December is a season of holidays, centered on food and gifts. For too many of us, cultural norms have turned it into a time of commercial excess and waste that threatens biodiversity. What we eat is a big part of the equation — as well as what we don’t eat, or what we throw away.
If food waste were a country, it would be the third top emitter of greenhouse gases after the United States and China. People funnel enormous resources into food we don’t eat. First, we waste resources in how we produce food; then, in the United States, we waste up to 40% of that food.
Food waste is responsible for 21% of freshwater use, contributing to the loss of riparian ecosystems and the decline of precious wild species that depend on them — species like yellow-billed cuckoos, the “rain crows” whose songs once heralded thunderstorms and summer showers across the U.S. West.
The type of food we waste matters because some foods are more resource intensive than others. Uneaten meat and dairy are responsible for one-third of the greenhouse gas emissions and more than three-quarters of the habitat loss associated with all food waste. The meat and dairy industries are behind the unnecessary killing of millions of native animals, including hundreds of gray wolves, targeted largely at the behest of livestock owners. Produce is the most wasted food by bulk, but meat, dairy and seafood are the most environmentally damaging foods to waste.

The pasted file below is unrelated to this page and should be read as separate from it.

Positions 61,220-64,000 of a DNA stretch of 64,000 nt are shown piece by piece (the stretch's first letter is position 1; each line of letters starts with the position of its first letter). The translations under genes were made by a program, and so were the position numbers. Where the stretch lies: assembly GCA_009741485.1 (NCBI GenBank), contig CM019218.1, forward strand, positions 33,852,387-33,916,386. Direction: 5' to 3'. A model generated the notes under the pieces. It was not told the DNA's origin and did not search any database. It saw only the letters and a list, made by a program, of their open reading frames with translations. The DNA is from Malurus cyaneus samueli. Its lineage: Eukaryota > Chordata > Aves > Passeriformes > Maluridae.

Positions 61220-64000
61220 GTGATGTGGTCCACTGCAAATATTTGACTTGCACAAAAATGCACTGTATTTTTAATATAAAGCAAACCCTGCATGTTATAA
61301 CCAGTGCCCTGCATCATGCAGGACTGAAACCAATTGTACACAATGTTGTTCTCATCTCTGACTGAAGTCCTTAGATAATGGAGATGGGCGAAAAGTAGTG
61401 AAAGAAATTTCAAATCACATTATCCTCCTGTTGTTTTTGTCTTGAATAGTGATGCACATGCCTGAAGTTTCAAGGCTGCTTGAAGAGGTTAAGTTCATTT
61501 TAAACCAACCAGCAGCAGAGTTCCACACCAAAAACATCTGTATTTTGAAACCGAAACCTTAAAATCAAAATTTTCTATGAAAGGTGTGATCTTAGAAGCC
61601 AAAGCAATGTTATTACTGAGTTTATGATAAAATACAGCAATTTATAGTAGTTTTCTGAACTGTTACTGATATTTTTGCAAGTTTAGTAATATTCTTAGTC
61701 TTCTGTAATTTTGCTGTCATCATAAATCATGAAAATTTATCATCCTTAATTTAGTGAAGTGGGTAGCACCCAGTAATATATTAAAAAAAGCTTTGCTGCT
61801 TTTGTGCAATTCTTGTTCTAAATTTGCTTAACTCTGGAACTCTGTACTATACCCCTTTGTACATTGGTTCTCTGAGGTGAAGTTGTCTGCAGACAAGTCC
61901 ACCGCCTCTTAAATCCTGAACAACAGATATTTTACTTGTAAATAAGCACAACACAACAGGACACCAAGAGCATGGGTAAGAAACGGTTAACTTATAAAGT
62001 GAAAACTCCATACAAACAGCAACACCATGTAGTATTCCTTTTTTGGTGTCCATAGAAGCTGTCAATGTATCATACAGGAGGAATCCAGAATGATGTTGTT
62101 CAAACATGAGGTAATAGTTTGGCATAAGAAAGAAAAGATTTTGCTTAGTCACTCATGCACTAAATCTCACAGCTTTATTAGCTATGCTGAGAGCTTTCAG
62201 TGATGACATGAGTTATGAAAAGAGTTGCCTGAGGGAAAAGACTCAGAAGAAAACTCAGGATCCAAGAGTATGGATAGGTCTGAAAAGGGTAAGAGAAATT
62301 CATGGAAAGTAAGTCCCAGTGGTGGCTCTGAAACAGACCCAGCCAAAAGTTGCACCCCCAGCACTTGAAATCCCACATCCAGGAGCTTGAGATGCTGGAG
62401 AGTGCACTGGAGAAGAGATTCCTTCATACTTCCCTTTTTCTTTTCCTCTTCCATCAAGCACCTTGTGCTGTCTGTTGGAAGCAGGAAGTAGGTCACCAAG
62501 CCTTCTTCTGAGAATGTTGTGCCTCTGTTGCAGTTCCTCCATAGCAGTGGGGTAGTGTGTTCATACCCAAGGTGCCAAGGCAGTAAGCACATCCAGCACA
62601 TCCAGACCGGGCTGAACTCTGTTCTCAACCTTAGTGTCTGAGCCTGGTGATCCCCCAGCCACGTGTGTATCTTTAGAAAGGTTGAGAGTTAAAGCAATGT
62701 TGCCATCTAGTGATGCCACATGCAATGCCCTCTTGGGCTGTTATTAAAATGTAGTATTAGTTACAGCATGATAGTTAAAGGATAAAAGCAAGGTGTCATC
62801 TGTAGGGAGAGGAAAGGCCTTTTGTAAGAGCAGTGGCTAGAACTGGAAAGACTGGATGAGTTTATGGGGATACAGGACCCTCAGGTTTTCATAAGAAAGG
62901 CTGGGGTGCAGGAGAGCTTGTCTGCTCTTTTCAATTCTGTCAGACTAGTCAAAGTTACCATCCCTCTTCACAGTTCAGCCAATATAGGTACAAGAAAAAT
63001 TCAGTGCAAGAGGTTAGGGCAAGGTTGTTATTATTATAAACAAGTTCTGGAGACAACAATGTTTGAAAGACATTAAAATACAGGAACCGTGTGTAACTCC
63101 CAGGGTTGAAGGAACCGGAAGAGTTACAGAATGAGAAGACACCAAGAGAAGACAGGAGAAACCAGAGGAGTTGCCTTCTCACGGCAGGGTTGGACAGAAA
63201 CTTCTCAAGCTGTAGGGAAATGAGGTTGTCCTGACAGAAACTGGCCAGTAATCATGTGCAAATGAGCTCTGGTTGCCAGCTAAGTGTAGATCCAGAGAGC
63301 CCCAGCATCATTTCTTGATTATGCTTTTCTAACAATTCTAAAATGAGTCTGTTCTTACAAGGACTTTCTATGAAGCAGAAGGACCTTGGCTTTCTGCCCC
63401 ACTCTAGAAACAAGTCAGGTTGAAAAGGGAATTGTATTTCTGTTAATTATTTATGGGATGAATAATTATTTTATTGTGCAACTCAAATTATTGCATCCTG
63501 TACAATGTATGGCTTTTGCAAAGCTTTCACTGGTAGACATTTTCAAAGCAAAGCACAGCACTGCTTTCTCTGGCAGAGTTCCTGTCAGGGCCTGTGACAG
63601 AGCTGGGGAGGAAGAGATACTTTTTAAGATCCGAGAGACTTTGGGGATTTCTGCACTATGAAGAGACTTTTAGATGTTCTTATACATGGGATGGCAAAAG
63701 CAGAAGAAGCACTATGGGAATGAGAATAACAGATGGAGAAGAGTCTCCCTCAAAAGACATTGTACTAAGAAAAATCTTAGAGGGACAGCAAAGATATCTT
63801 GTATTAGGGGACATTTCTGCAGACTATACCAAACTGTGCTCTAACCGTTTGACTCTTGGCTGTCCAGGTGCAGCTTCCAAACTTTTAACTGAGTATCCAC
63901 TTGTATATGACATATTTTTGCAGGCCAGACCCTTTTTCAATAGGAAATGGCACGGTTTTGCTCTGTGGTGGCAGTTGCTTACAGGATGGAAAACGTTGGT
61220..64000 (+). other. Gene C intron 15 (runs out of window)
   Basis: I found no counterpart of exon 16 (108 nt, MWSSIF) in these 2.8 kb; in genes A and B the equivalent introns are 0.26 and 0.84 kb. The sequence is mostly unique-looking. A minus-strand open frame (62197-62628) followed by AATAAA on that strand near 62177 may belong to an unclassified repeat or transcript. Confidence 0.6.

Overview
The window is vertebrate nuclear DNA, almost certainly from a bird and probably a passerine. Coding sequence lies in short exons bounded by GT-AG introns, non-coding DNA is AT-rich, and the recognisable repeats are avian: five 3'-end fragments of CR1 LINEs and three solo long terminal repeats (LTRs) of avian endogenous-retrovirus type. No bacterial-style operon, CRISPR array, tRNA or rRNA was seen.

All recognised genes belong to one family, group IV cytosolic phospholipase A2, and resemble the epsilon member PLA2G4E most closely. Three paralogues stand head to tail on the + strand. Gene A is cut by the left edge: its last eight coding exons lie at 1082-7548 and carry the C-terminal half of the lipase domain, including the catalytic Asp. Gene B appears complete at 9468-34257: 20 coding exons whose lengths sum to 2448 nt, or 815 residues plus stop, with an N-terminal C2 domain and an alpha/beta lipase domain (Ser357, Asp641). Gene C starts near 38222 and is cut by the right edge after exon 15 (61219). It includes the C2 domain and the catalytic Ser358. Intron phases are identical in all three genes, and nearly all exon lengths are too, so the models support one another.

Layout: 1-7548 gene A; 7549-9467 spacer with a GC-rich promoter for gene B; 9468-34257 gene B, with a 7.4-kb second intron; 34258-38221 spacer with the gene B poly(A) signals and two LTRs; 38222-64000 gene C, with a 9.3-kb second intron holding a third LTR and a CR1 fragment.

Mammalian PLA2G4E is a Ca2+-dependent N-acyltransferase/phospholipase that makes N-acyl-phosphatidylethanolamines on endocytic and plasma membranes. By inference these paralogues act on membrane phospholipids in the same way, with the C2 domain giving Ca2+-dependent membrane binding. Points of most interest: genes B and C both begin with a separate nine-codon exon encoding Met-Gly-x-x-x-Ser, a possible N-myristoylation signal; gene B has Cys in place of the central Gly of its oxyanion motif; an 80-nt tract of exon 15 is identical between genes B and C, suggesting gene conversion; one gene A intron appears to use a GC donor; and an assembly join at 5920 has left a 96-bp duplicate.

Politicians, lawmakers and institutions need to get the message on eliminating food waste. It’s less controversial than other issues and has straightforward solutions that make environmental and economic sense, like standardizing date labels and improving inventory to stop overproduction. The Center for Biological Diversity is working on getting that message out.
Meanwhile, where possible each of us can eat less of the most resource-intensive foods, waste less food overall, and live in better accordance with our values.
When I think about what I’ll leave behind for my son, for succeeding generations, and for wildlife and wild places, I don’t want to waste one moment of my life — or one precious resource — on actions that don’t prioritize biodiversity over shortsighted corporate profits.
This holiday season, as we gather with loved ones to celebrate those values — and, of course, to eat — it’s the perfect time to enact and embody a love for the wild world. To make it easy, we created this shopping guide, fridge guide and cooking guide.
Help celebrate family, nature and community by making sure you don’t waste wildlife.
Write to me with your questions at EarthFriendlyDiet@BiologicalDiversity.org.
For the wild,
Jennifer Molidor, Senior Food Campaigner
Population and Sustainability Program
Center for Biological Diversity